7.65. Gross fixed capital formation, changes in inventories and acquisitions less disposals of non-produced non-financial assets are defined and measured in the ASNA in the same way as in the GFS system. ASNA data for general government and public non-financial corporations are derived directly from the GFS system. Gross fixed capital formation comprises acquisitions less disposals of new and second hand produced assets whereas acquisitions less disposals of non-financial non-produced assets relates to assets, such as mineral deposits and virgin forests, that have not been produced.

7.66. The balancing item net lending(+)/borrowing(–) in the ASNA is equivalent to the balancing item of the same name in the GFS system. The item is not subject to most of the measurement differences cited above because the items affected by the differences cancel out in the derivation. For example, consumption of fixed capital cancels out in the derivation, and the FISIM adjustments make no difference because both interest and FISIM are included in the derivation of net lending(+)/borrowing(–).

7.67. Similarly, the ASNA item gross saving and capital transfers is equivalent, apart from minor measurement differences, to the GFS net operating balance plus depreciation (sometimes referred to as the ‘gross operating balance’). The measurement differences affecting the equivalence are those, discussed in previous paragraphs, which affect comparability of common components of gross saving and the gross operating balance.

7.68. The ASNA financial account records all changes to financial assets and liabilities arising from transactions. It corresponds to the financial assets and liabilities section of the transactions column in the GFS statement of stocks and flows. Net acquisition of financial assets refers to acquisition less disposal of financial assets and net acquisition of liabilities refers to acquisition less disposal of liabilities and equity. These items are equivalent in concept to the GFS items relating to net transactions in financial assets and net transactions in liabilities and equity, respectively. However, the GFS system is not the source of data for the ASNA financial account, with the result that these items are unlikely to carry exactly the same values in ASNA and the GFS system. There are also differences between ASNA and the GFS system in the way that these broad items are broken down into financial instrument categories. The ASNA financial instrument classification is more detailed, but does not include the GFS distinction between acquisition of financial assets for policy and liquidity management purposes.

7.69. The balancing item net change in financial position in the ASNA financial account is identical conceptually to net lending/borrowing, but is derived differently. As a result of the different methods of derivation, recorded values for the two items are usually quite different. In the ASNA, the difference between the two items is recorded in an item called ‘errors and omissions’. Thus, although GFS values for net lending/borrowing should be equal to the ASNA values for change in financial position, in practice they are not.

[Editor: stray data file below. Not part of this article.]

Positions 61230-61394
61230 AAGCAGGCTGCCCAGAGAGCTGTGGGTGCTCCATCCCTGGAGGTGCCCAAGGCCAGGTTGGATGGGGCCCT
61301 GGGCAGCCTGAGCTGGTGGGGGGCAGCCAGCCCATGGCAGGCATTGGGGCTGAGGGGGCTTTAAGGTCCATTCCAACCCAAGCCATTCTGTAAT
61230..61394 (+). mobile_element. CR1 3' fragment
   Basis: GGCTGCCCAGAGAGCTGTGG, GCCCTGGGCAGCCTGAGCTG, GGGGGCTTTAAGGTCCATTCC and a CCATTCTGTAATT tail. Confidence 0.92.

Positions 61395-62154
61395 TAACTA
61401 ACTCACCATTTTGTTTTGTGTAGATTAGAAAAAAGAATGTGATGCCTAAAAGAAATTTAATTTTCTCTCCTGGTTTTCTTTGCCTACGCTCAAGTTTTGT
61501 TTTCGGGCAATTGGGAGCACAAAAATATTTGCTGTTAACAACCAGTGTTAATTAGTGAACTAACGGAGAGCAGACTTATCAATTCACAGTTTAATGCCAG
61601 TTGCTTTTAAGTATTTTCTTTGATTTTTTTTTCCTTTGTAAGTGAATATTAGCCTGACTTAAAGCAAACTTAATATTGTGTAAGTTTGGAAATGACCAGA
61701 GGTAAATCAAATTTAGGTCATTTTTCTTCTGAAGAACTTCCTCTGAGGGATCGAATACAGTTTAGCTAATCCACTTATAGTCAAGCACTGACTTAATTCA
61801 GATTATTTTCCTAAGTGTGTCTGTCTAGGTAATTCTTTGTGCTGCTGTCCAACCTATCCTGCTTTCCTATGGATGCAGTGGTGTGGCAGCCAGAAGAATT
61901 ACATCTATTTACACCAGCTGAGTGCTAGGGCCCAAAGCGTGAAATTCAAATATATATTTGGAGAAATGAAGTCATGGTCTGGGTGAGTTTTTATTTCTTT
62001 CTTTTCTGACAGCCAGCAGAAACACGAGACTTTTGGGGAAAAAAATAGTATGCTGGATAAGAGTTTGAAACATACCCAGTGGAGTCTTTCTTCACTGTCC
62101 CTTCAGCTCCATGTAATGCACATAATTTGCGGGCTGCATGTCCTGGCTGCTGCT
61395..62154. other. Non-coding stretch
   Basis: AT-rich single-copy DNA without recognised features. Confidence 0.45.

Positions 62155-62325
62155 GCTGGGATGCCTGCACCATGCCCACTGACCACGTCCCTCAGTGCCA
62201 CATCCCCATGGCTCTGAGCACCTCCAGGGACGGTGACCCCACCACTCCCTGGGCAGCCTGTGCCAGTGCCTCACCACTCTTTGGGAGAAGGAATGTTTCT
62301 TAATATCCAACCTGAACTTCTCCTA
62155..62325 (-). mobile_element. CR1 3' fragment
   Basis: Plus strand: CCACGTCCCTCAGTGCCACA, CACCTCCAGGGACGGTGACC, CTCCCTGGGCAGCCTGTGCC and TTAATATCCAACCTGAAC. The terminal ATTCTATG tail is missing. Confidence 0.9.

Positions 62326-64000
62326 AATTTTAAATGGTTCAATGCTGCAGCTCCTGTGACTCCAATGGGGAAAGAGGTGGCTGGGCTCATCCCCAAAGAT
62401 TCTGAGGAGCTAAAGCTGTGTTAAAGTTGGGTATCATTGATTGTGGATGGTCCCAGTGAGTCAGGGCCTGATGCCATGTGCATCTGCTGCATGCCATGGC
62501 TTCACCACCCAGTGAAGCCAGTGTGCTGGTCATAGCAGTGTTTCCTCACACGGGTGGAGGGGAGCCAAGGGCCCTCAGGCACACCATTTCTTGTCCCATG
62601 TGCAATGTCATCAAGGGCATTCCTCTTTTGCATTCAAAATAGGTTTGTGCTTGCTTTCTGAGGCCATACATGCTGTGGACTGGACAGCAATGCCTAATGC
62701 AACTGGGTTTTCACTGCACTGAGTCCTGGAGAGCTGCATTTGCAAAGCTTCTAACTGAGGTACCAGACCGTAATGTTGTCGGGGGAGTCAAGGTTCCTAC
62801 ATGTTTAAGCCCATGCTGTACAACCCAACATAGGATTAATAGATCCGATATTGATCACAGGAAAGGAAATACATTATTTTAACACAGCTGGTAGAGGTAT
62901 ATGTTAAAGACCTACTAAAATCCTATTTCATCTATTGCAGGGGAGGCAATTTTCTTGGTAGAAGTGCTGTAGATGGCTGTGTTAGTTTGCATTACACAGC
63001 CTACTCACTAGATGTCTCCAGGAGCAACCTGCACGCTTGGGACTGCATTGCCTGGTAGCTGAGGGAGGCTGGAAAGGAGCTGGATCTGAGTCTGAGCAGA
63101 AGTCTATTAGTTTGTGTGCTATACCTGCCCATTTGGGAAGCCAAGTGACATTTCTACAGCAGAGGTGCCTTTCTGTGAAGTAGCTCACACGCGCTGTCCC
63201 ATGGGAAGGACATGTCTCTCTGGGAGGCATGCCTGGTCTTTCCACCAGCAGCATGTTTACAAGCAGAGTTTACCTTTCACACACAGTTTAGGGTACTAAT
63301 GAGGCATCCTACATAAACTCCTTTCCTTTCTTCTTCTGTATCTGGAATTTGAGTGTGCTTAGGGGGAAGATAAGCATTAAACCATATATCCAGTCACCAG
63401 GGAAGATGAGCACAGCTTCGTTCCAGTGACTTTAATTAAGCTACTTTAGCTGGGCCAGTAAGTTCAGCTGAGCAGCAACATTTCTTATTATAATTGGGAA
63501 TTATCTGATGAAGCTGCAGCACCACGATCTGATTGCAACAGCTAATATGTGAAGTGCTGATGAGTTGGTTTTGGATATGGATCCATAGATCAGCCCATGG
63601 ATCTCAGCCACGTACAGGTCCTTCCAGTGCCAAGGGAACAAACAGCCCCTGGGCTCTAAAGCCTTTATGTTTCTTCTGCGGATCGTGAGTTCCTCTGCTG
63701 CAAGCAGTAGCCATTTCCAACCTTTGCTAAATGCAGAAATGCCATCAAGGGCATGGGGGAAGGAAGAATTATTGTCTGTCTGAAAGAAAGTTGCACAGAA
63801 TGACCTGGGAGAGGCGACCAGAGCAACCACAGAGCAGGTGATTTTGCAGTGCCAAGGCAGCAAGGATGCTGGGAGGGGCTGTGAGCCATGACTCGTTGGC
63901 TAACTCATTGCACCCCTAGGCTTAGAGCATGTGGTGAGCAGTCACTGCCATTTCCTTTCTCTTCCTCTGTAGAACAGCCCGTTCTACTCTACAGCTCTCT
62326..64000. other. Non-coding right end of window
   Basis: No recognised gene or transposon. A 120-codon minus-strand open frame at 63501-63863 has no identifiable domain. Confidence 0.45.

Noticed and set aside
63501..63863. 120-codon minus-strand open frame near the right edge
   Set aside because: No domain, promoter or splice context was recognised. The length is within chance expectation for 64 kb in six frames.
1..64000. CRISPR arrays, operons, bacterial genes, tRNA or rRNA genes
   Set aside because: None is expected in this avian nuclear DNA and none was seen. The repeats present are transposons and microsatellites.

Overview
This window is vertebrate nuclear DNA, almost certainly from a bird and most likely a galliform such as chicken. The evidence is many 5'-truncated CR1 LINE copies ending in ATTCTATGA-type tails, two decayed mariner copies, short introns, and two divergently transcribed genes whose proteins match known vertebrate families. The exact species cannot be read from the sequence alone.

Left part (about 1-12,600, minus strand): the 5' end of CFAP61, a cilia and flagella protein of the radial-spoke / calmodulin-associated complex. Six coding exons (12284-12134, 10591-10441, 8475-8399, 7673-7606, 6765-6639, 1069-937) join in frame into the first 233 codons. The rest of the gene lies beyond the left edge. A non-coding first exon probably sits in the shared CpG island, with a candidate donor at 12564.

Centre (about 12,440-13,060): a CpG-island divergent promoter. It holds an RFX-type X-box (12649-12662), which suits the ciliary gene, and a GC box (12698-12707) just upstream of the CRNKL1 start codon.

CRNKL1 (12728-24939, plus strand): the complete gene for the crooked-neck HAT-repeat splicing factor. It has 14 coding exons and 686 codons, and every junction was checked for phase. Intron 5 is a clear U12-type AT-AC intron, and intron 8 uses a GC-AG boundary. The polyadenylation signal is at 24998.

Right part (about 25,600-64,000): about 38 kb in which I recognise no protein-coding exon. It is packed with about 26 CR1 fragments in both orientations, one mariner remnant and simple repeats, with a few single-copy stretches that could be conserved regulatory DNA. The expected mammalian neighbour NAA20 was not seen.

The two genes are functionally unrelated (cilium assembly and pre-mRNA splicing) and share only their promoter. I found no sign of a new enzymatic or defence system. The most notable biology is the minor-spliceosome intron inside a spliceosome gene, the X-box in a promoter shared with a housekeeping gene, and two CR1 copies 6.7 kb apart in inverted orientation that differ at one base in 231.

7.70. The ASNA balance sheet records the value of assets and liabilities (including equity) and is identical in concept to the GFS balance sheet. However, GFS data are not used in the compilation of the ASNA balance sheet and the values recorded are therefore not likely to be identical. Most of the ASNA data are compiled using the perpetual inventory method previously mentioned in relation to the estimation of consumption of fixed capital (see paragraph 7.63) whereas the GFS data are obtained directly from public sector accounting records. The classification of assets and liabilities in the two systems have points of concordance at a broad level, but the ASNA classification is generally more detailed than the GFS classification.

7.71. The ASNA accumulation and revaluation accounts record net capital formation, financial transactions, and changes to the balance sheet values of assets, liabilities and equity arising from revaluations (i.e. price changes) and events other than transactions and revaluations. The accounts record the same information (albeit in a different format) to that recorded respectively in the columns relating to transactions, revaluations and other changes in the volume of assets in the GFS statement of stocks and flows. The item net capital formation is equal to net acquisition of non-financial assets less consumption of fixed capital and cannot be derived exactly in the GFS system because it uses depreciation in lieu of consumption of fixed capital. The item financial transactions refers to net acquisition of financial assets and liabilities and can be derived in the GFS system but will carry different values due to the use of different data sources, as discussed in paragraph 7.68. The ASNA data relating to revaluations and other changes in the volume of assets are identical in concept to the GFS items of the same name, but the data for the items are derived from different sources and the recorded values are unlikely to be the same. As well, revaluations arising from interest rate changes to marketed securities are not captured in the GFS system (see paragraph 7.50).